- Don’t use rock salt outside, as when pets go indoors, the salt heats up to give paw burns. Use a shovel to clear snow, and hose paws before pets go indoors, to remove any rock salt. EcoGrit (cereal waste) is an alternative, they also suggest straw or sand. Paved areas are generally safer for pets, as stones and gravel can get stuck in paws (keeping nails trimmed helps). And if these items are covered in snow or ice, they could be accidentally swallowed. See more tips to make your garden safe for pets.
- In Scandinavia, people use heated driveways to avoid them icing up in the first place. They are expensive to install, but for large and public buildings, they prevent the need to use salt or any product, which also falls down storm drains and into our rivers and seas. They are also more or less maintenance free.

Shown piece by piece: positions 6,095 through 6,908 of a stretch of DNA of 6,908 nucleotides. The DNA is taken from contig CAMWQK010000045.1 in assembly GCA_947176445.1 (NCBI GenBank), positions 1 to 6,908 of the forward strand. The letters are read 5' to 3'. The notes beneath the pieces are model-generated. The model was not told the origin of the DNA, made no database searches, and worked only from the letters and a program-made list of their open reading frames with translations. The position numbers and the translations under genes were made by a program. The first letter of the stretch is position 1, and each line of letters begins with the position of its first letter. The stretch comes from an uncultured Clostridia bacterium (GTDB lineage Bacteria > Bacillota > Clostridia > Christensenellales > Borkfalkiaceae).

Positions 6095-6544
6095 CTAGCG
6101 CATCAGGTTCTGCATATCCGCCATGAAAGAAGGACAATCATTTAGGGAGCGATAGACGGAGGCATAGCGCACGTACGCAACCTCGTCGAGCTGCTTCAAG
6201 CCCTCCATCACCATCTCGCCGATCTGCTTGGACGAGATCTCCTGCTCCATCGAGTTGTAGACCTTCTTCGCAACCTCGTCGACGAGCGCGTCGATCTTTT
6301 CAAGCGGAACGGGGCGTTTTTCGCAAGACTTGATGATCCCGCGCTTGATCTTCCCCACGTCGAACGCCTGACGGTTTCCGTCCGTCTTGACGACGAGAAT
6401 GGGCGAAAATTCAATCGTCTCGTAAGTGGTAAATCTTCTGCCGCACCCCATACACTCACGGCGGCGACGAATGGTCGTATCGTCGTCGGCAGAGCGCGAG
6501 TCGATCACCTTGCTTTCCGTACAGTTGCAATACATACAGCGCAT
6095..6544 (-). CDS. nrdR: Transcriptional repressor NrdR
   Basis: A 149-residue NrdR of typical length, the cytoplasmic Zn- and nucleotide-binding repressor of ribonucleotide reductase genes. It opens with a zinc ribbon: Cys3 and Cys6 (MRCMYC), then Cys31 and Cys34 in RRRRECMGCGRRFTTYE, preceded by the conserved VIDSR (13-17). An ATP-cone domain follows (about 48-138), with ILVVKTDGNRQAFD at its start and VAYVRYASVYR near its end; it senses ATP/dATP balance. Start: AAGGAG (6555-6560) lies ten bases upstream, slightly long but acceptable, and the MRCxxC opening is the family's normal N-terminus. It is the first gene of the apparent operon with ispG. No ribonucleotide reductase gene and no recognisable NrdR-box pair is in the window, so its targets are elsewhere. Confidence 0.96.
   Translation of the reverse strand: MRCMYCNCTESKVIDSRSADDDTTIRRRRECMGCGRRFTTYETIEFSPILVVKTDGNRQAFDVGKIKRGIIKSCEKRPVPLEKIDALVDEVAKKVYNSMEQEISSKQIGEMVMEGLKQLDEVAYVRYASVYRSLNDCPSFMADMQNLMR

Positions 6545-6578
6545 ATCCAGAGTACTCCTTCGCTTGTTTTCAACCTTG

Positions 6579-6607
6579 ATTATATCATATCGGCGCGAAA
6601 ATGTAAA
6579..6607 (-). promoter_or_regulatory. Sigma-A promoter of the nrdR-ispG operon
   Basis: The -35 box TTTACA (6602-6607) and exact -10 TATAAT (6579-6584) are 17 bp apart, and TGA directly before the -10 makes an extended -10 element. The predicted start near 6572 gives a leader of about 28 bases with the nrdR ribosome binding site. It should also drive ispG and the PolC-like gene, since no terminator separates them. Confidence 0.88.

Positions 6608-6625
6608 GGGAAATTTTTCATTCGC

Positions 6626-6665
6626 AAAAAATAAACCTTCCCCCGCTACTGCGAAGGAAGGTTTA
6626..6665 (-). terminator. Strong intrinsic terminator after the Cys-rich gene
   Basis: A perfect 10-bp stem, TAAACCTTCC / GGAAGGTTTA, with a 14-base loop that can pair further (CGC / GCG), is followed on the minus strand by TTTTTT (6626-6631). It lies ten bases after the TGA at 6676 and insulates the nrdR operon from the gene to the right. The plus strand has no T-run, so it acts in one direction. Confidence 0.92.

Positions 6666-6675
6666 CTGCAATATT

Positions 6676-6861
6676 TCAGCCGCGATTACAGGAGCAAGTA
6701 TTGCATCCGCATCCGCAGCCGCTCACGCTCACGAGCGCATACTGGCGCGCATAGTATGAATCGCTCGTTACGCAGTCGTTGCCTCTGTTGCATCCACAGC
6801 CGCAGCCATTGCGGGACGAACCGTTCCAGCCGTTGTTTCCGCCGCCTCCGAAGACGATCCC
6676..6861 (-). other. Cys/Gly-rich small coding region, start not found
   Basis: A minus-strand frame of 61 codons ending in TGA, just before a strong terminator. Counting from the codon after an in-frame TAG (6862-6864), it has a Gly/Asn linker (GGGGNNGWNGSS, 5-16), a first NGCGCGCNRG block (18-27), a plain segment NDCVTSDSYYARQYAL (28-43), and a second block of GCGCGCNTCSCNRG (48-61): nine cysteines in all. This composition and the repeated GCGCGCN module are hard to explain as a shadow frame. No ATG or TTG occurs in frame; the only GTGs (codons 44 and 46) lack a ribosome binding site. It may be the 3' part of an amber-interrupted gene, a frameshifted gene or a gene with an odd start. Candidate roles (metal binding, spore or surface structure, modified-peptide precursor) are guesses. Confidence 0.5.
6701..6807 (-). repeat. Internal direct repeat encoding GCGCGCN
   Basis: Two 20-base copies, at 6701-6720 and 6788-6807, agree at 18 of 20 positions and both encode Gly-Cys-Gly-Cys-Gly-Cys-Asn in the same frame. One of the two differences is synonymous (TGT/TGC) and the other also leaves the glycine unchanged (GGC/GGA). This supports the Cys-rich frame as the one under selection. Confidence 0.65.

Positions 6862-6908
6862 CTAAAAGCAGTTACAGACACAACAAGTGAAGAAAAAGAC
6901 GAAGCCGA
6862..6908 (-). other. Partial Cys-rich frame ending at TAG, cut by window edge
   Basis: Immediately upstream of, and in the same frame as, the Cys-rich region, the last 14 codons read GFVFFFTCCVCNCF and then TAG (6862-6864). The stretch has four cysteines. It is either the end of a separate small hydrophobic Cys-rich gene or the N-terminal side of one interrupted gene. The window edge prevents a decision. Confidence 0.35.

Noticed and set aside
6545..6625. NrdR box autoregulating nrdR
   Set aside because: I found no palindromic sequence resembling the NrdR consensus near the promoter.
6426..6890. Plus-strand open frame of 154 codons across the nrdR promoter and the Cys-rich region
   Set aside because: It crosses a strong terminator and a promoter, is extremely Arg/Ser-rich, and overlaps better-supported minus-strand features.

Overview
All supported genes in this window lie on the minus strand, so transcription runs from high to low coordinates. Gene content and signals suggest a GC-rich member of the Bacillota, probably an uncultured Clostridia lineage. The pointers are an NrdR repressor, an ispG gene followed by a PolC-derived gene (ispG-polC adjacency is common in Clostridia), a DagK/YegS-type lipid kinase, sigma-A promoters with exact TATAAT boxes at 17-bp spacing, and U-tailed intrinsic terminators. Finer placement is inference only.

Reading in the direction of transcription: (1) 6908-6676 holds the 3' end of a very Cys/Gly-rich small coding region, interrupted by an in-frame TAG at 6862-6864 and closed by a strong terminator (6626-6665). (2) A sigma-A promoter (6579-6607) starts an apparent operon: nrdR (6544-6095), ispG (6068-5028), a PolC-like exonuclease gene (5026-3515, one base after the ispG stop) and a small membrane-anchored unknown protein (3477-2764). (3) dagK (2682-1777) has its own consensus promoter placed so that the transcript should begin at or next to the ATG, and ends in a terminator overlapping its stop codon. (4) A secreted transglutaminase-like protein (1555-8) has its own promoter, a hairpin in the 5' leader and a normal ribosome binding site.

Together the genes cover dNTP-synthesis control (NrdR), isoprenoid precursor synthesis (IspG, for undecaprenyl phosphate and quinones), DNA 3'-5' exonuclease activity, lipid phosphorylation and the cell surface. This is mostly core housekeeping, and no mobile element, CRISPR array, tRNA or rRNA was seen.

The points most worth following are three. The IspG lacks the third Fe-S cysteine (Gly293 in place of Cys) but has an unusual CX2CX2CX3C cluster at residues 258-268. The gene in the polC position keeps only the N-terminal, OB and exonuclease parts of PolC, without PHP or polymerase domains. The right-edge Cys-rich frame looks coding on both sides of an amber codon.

- Wear layers, rather than one large jumper. This way you can add and remove layers, if you get too cold or hot. Old dogs may benefit from a well-fitted dog coat, although some dislike wearing them. You’ll know.
- Ensure your car is safe, before embarking on a journey. Obvious checks include tyres and breaks. Autoglass suggests that parking your car to face east the night before, helps to prevent frosty windows the next day (because the early sun rises in the east). Another tip of theirs is to rub half an onion on the windscreen, the oils prevent it getting icy, so you don’t have to scrape or use toxic sprays the next day. Or simply use the wipers to cover the screen with an old car or bath mat, if you don’t have a garage.
preventing falls in snow & ice
Thousands of people are admitted to hospital each year, after falling on snow or ice. If you know someone who is vulnerable or elderly, offer to shop for them for daily essentials. If you are clearing snow and ice from someone’s door, move it when the snow is fresh. If you add water, it could turn into black ice, which is more dangerous.